Friday, October 13, 2017

Special Needs Spotlight || Will and Harri

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Hi! I'm Alison and I live in London, UK with my husband Shaun and our three children, William who is 7, Harriet who is 5 and Sadie who is 2. Will and Harri have Pendred's Sydrome and are both profoundly deaf and wear cochlear implants. Will wore hearing aids until he was 4 and half when he ran into a tennis net and fell backwards onto his head. He had concussion and recovered well but literally went deaf overnight. He went to bed hearing and woke up saying his hearing aid didn't work anymore. This was 3 days after my husband had received a cancer diagnosis so pretty rough timing. Will had developed well with his aid and was a predominantly oral child so it was very, very hard for him to be without sound while he waited on surgery for cochlear implants and then them being switched on and then mapped (a total of about 3 months). Since having the implants however, he has done brilliantly. He only wore a hearing aid on his right ear but is implanted in both ears which makes a massive difference to how much sound and therefore speech he is able to access.

Harriet was born profoundly deaf and was put forward for implants straight away but the process takes a long time--she was 22 months when she had her first surgery. During this surgery she lost her vestibular system (balance). She went into hospital a physically normal toddler and came out unable to hold her head up, crawl, sit, stand or walk. She will never get her balance back but has learnt to compensate using her eyesight and touch and is thriving as an active 5 year old. Unfortunately her cochlear implant road hasn't been smooth. A year after implantation one of them spontaneously failed (1 in 100 do) at the same time as Will fell and my husband was sick (and Sadie was just 8 weeks old) and had to be replaced. Then a year after that she got a really bad infection and had to have her implant removed and was reimplanted 8 months later. Then this year in April she had another infection. Thankfully everyone acted quickly this time and it was stopped with a course of IV antibiotics but she still spent a week in hospital and a few weeks without her implant (meaning it needed to be remapped and turned down because the hearing nerve gets very sensitive very quickly). Because of this her hearing hasn't really ever been consistent but she's not let any of it stand in her way. She is a feisty little character and I wouldn't have her any other way!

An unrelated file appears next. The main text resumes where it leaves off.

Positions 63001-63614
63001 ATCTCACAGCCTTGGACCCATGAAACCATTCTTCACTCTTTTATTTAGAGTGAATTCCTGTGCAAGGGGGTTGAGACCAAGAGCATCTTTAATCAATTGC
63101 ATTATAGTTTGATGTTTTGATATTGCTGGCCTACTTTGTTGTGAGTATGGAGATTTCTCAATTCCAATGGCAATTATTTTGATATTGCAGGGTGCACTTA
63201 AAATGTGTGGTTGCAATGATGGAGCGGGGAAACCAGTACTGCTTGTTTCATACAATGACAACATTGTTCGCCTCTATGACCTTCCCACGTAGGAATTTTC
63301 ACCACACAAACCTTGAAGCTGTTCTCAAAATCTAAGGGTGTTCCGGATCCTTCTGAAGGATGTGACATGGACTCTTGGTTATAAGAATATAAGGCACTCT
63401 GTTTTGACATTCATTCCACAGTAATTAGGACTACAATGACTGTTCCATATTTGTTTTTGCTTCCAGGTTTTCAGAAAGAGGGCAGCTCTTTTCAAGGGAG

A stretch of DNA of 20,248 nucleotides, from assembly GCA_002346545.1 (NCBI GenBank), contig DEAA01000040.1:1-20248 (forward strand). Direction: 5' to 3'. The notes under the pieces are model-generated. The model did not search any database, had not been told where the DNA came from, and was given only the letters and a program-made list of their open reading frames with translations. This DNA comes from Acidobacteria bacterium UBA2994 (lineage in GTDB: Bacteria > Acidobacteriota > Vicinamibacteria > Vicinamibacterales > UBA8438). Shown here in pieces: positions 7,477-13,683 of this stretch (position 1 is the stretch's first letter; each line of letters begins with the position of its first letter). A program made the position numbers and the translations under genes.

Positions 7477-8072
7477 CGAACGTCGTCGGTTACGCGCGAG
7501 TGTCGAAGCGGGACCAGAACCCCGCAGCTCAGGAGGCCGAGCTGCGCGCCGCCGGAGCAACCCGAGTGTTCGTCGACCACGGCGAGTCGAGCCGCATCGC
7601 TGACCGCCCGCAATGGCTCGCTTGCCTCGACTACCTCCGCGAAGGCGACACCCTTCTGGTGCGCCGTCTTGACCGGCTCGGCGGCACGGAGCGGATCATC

Both the kids use spoken English and British Sign Language to communicate. They go to the most gorgeous school for the deaf where they learn to be proud of who they are as well as to achieve academically. It has been an uphill struggle to this point but both kids are a credit to themselves and to implanted deaf kids everywhere.


Miggy: Welcome Alison! Thank you so much for being here on This Little Miggy today sharing your story and your beautiful family with us. First, can you take me back to the day you knew your kids would be deaf? Was it before birth, shortly after birth, or sometime after that? Do you remember how you first felt? Can you compare those first thoughts and feelings with how you feel now?